In a case that received wide publicity in February, Timbs v. Indiana, the U.S. Supreme Court ruled that the Eighth Amendment’s Excessive Fines Clause applies to the States through the Fourteenth Amendment’s Due Process Clause.

Tyson Timbs was convicted in Indiana of a drug offense, and sentenced to one year of home detention and five years of probation.

At the time of his arrest, police seized his Land Rover SUV, which he had purchased for $42,000 with proceeds from an insurance policy after his father died.

After his conviction, Indiana sought civil forfeiture of Timbs’ vehicle because it had been used to transport the drugs.

The trial court denied forfeiture on grounds that forfeiting a $42,000 vehicle was grossly disproportionate to the gravity of the offense under the Eighth Amendment’s Excessive Fines Clause, especially since the maximum criminal fine for the offense was only $10,000.

The Indiana Supreme Court reversed on grounds that the Excessive Fines Clause constrains only federal action and is not applicable to the States.


The Supreme Court, in an outcome endorsed by all nine justices, held that the Excessive Fines Clause does apply to the States.

A Bill of Rights protection is incorporated if it is “fundamental to our scheme of ordered liberty” or “deeply rooted in this Nation’s history and tradition,” the Court said.

The Eighth Amendment’s Excessive Fines Clause limits the government’s power to extract payments, whether in cash or in kind, as punishment for an offense, the Court said.

“[T]he protection against excessive fines has been a constant shield throughout Anglo-American history,” the Court said. This protection dates from at least the time of the Magna Carta in 1215, was firmly rooted in English law, and was later adopted by many American colonies. By the time the Fourteenth Amendment was ratified, 35 of 37 States expressly prohibited excessive fines.

“In short, the historical and logical case for concluding that the Fourteenth Amendment incorporates the Excessive Fines Clause is overwhelming,” the Court said.

The Court rejected Indiana’s argument that the Excessive Fines Clause does not apply to civil in rem forfeiture because the Clause’s specific application to such forfeitures is neither fundamental nor deeply rooted.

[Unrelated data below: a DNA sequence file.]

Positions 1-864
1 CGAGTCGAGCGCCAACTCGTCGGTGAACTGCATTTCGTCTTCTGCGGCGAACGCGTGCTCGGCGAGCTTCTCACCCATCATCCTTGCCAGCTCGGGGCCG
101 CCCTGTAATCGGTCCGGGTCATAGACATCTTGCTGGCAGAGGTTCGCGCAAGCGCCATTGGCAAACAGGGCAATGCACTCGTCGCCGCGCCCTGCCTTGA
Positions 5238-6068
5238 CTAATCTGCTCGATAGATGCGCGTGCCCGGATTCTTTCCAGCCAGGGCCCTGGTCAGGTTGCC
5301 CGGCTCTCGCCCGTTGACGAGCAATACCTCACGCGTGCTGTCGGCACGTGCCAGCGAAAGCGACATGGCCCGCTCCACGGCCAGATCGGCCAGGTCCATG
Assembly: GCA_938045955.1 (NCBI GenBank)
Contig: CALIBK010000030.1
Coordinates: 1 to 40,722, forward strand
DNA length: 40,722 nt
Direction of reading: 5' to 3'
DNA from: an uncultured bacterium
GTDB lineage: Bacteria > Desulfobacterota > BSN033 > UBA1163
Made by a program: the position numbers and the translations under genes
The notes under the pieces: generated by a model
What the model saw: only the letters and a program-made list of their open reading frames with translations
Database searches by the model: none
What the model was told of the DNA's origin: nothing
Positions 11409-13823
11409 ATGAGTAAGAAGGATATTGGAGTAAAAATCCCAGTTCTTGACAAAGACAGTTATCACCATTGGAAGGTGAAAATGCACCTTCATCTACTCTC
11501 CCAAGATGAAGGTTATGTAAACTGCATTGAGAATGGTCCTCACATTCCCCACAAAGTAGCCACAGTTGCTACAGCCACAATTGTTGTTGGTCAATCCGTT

“In considering whether the Fourteenth Amendment incorporates a protection contained in the Bill of Rights, we ask whether the right guaranteed – not each and every particular application of that right – is fundamental or deeply rooted,” the Court said.

The Court noted that it had previously held that banning people convicted of sex crimes from accessing certain social media websites violated the First Amendment’s Free Speech Clause. In that case, “[w]e did not inquire …. whether the Free Speech Clause’s application specifically to social media websites was fundamental or deeply rooted.”

The Court remanded the case for further proceedings.

Concurring Opinions

Justice Thomas concurred in the outcome, but on different grounds. He agreed that the Excessive Fines Clause was applicable to the States, but he believed this was through the Fourteenth Amendment’s Privileges or Immunities Clause, not the Due Process Clause.

The Due Process Clause should apply to protect only “some baseline procedures” or to ensure that States follow the “law of the land,” i.e., their written constitutional or statutory provisions. Timbs did not claim that Indiana failed to do this, Thomas noted.

Thomas said that the Court’s Due Process jurisprudence has been unable to “adhere to any guiding principle to distinguish ‘fundamental’ rights that warrant protection from nonfundamental rights that do not.”

“And because the Court’s substantive due process precedents allow the Court to fashion fundamental rights without any textual constraints, it is equally unsurprising that among these precedents are some of the Court’s most notoriously incorrect decisions,” such as Roe v. Wade, and Dred Scott v. Sandford, Thomas said.

The Fourteenth’s Amendment’s Privileges or Immunities Clause should be used in incorporation cases, Thomas said. “When the Fourteenth Amendment was ratified, the terms ‘privileges’ and ‘immunities’ had an established meaning as synonyms for ‘rights.’”

“The question here is whether the Eighth Amendment’s prohibition on excessive fines was considered such a right,” Thomas said. “The historical record overwhelmingly demonstrates that it was.”

Justice Gorsuch, in a separate concurrence, said that “the appropriate vehicle for incorporation may well be the Fourteenth Amendment’s Privileges or Immunities Clause,” but “nothing in this case turns on that question.”